Topics: Wine, Oenology, Yeast Pages: 87 (12120 words) Published: April 19, 2013


Wine is an alcoholic beverage made from fermented grape juice by utilizing yeast as biocatalysts. Wines made from other fruits are always named accordingly by attaching the name of the fruit with wine.

1.1 Classification of wines:
1. Still or Natural Wine - are what one sometimes refer to as table wines. They are called natural or still wine because the method of making them is mostly done by nature. Grapes are squeezed and ferment naturally without anything added on it. Table wines are red, white or pink.

2. Aromatic Wines - are made the same way as the natural wines, but during fermentation aromatics are added. Example of aromatic wine is Vermouth.

3. Fortified Wines - this wine is called fortified because additional ingredients like sugar and alcohol are added to make it stronger. Example is Sherries. The method of making Sherry is called "Solera system," which means adding old wine to young wine.

4. Sparkling Wines - this wine is considered king of all beverages. They are made sparkling by having a second fermentation inside the bottle. Example of this is Champagne.

On basis of colour of wines:
•Red - called rouge, which may range anywhere from purple to dark red to burgundy.
•White - called blanc, in varying clarity depending on the grape variety and aging process.
•Pink - called rose, ranging from pink, salmon




Archaeological evidence suggests that the earliest known production of wine, made by fermenting grapes, took place from the late Neolithic or early Chalcolithic, possibly as early as the sixth millennium BC, between the Caucasus and the Middle East, with clues of winemaking in different sites dated from 6000 BC in Georgia,5000 BC in Iran,and 4100 BC in Armenia.During an extensive gene-mapping project in 2006, archaeologists analyzed the heritage of more than 110 modern grape cultivars, narrowing their origin to a region in Georgia, where wine residues were also discovered on the inner surfaces of 8,000-year-old ceramic storage jars.Chemical analysis of 7,000-year-old pottery shards indicated early winemaking in the Neolithic village of Hajji FiruzTepe in Iran's Zagros Mountains Other notable areas of wine production have been discovered in Greece and date back to 4500 BC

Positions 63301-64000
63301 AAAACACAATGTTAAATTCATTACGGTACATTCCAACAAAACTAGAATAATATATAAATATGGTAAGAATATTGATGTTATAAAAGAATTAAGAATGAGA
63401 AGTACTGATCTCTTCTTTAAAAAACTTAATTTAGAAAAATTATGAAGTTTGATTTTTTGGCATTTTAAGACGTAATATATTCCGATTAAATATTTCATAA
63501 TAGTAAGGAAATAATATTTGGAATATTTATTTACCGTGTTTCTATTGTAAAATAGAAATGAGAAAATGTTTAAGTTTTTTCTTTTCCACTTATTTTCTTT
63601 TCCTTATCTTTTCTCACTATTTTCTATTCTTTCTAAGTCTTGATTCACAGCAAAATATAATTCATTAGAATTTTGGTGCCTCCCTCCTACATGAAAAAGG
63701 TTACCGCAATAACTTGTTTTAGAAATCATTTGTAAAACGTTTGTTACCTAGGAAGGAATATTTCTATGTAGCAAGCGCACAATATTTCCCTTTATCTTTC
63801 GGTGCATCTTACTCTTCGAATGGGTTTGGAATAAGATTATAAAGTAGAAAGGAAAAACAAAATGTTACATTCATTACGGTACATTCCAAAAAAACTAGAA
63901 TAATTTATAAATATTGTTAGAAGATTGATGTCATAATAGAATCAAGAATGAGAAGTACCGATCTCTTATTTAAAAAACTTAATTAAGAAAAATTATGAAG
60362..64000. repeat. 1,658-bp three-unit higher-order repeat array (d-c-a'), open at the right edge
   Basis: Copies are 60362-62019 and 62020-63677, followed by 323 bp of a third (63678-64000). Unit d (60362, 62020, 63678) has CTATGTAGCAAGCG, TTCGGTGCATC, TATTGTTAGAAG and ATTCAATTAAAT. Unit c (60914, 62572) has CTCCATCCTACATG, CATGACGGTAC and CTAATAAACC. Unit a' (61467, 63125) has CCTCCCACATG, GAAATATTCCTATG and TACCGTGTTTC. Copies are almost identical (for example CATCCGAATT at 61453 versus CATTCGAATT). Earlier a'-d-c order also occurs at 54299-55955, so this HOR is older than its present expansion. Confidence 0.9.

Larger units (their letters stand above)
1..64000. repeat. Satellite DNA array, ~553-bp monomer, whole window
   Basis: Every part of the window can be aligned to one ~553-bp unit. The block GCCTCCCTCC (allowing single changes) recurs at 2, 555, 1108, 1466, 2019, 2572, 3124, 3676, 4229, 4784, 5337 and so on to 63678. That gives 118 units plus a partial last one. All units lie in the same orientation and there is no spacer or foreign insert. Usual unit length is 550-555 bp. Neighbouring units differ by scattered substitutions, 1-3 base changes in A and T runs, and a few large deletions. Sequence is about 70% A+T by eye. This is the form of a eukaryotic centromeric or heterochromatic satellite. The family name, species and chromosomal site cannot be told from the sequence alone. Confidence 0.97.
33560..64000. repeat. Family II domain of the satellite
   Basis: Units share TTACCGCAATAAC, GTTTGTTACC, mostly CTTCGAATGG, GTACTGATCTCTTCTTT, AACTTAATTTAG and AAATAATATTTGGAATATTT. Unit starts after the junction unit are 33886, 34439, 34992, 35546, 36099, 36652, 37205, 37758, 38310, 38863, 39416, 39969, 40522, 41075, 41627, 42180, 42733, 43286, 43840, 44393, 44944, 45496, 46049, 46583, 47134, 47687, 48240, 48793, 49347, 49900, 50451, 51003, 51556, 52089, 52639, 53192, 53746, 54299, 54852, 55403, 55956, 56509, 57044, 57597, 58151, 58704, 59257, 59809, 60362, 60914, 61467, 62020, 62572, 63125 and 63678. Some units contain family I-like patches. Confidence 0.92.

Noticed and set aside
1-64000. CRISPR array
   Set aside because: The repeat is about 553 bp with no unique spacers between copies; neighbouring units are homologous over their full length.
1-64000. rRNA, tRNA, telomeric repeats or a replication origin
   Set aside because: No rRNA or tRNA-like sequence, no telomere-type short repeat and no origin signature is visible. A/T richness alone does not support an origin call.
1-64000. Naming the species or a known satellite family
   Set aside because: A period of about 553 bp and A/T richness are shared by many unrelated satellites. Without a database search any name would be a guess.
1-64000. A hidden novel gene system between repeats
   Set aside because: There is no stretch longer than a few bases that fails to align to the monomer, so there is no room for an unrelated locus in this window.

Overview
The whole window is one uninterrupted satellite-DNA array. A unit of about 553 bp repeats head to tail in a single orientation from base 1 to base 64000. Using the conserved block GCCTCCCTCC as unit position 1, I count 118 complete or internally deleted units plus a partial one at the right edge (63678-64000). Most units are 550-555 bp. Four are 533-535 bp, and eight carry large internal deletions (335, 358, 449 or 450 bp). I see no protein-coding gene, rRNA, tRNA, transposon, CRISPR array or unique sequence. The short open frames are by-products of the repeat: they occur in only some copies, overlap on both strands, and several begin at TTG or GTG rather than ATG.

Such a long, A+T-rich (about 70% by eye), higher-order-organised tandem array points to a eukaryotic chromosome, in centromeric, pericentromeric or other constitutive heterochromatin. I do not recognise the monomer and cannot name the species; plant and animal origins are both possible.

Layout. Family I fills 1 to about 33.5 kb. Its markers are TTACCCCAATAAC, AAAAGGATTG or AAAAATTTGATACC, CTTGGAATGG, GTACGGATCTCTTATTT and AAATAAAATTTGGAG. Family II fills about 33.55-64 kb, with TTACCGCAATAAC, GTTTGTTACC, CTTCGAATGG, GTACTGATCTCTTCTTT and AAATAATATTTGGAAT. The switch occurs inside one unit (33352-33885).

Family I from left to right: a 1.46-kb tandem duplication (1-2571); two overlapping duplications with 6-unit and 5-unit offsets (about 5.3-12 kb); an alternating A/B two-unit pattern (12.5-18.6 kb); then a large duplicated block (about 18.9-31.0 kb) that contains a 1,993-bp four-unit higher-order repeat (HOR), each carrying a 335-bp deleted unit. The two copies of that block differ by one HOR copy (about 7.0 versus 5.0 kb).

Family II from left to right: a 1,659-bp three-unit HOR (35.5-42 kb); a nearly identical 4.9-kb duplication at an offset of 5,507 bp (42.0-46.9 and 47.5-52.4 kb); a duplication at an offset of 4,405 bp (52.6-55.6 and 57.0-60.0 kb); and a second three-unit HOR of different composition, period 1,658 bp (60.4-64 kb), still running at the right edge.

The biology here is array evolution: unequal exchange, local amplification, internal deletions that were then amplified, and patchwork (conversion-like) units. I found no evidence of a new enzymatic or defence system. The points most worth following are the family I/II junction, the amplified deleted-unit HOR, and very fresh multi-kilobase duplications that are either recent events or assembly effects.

3.1 Red Wine Styles
Red wines are made into a variety of styles. The stylistic differences are based on differences in wine characteristics such as grape variety, color, flavor, body, mouthfeel, and aging potential. The styles range from simple, fruity, fresh, light colored blushes and rosés to complex, full-bodied, rich and dark red, with long aging potential. Many factors such as a variety, soil, climate, growing conditions, and viticultural practices influence the fruit composition, and therefore, the style of wine that can be produced. In addition to fruit composition, winemaking techniques also play an important role in determining the wine style.

Many varieties are available for red wine production. The wines are usually produced as varietals, or as blends containing several varieties. A list of commonly used red wine varieties is given in table below

( Table 3.1.a-Red wine varieties)

Varieties from the Vinifera group are most widely used for winemaking. In regions whereVinifera grapes are not grown, French hybrids, Labrusca, and other varieties are often used. Among the Vinifera group, Cabernet Sauvignon alone, or in combination with Merlot and/or Cabernet Franc is used in premium red wine production. Pinot noir, the famous grape of Burgundy, makes excellent red wine. When grown in other parts of the world, the wine does not always...
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